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Supreme Court decides Indian adoption lawsuit


In a follow up to our post from several weeks ago, many Marylanders may have heard that the Supreme Court of the United States, in a rare foray into the family law arena, has decided the case of "Baby Veronica."

The biological father of the child, who is Cherokee, had argued that under the federal Indian Child Welfare Act he was entitled to custody of his daughter, whom a couple with no Indian heritage at all had adopted. The Indian Child Welfare Act was designed to prevent the disintegration of Native American families in the wake of a disturbing trend of state social workers removing Native American children from their homes and placing them with families who were not of Indian heritage. The Act creates a presumption that the child of a Native American will remain in a Native American home absent extraordinary circumstances.

However, the Supreme Court held that in this case the biological father could not invoke the Indian Child Welfare Act because he informed the child's mother, who is not a Native American, that he was not interested in pursuing parental rights and then had no involvement in the child's life until he found out that the biological mother had placed the child for adoption. The Court did not make a final decision as to whether the child would be returned to her adoptive parents, who had the child for several months during her infancy. The Court instead left the matter for the state courts to decide. "Baby Veronica" has been with her biological father and his family since a state court held in the father's favor two years ago, effectively overturning the child's adoption.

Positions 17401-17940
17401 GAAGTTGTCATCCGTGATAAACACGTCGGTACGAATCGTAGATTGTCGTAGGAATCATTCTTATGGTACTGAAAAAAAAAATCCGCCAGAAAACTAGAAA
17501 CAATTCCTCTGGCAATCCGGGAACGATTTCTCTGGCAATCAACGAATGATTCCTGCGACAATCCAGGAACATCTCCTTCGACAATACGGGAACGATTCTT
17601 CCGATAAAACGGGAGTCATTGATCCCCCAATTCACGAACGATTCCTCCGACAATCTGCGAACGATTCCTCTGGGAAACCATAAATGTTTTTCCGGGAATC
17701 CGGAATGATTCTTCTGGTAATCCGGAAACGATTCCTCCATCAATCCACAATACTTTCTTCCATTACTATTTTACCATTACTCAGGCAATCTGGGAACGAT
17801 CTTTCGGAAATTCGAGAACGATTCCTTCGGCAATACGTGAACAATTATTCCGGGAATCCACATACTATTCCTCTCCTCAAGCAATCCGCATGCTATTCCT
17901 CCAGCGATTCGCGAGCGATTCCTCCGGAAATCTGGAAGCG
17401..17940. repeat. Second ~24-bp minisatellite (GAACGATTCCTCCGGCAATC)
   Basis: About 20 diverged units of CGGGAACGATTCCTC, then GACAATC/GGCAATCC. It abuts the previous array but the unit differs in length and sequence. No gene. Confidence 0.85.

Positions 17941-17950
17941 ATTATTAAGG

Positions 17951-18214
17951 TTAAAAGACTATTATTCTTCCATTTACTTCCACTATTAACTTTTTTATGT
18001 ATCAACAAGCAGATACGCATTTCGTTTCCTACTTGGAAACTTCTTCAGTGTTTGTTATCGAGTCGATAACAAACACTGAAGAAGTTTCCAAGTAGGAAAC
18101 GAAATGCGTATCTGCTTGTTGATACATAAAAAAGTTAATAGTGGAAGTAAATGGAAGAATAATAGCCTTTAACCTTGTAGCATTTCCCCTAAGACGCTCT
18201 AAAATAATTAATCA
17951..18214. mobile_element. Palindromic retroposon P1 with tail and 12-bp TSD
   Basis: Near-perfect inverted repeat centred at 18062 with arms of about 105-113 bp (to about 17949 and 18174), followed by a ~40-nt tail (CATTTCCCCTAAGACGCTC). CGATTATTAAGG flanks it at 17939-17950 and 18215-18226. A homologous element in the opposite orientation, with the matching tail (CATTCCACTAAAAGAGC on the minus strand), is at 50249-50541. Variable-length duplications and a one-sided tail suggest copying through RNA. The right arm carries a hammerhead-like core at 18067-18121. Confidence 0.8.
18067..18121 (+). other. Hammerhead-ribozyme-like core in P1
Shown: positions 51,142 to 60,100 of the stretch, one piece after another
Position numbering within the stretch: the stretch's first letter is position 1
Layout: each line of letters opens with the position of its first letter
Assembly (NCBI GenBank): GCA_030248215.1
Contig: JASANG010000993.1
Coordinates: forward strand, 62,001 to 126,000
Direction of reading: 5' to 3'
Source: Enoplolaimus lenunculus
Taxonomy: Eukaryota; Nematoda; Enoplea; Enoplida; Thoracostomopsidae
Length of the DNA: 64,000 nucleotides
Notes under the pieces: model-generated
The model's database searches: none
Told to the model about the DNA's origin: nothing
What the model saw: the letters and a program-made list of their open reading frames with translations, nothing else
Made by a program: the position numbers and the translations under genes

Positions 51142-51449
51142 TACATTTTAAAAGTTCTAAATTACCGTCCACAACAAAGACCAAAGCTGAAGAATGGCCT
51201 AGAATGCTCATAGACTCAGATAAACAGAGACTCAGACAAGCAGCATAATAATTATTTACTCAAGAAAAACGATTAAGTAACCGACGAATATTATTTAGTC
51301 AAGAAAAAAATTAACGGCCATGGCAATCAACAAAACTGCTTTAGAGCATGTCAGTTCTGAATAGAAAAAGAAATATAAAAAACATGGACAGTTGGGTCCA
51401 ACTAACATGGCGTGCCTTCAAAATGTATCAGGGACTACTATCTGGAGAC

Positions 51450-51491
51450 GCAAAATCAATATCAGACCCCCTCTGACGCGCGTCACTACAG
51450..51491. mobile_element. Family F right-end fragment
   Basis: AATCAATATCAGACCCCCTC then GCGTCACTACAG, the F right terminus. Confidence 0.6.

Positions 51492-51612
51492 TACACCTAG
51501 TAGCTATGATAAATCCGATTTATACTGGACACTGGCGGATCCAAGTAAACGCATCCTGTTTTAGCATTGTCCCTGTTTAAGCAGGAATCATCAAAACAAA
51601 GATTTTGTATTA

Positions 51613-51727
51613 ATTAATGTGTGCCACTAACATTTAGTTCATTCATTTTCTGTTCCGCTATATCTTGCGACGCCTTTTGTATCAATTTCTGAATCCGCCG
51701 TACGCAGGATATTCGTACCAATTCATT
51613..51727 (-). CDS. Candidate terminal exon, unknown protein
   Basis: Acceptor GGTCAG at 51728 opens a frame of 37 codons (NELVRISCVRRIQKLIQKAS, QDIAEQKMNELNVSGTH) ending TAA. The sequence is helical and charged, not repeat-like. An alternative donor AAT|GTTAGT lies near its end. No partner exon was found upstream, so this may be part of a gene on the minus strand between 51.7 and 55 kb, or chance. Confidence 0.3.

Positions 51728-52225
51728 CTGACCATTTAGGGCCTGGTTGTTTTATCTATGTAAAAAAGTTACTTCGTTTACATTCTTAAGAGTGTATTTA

Any Howard County adoption lawyer would probably be able to tell our readers that this legal battle is far from over. After the Supreme Court's ruling both the child's father and the child's biological paternal grandparents filed their own petitions to adopt the child, creating more issues for the state courts.

Source: Washington Post, "Who will get Baby Veronica?," July 4, 2013

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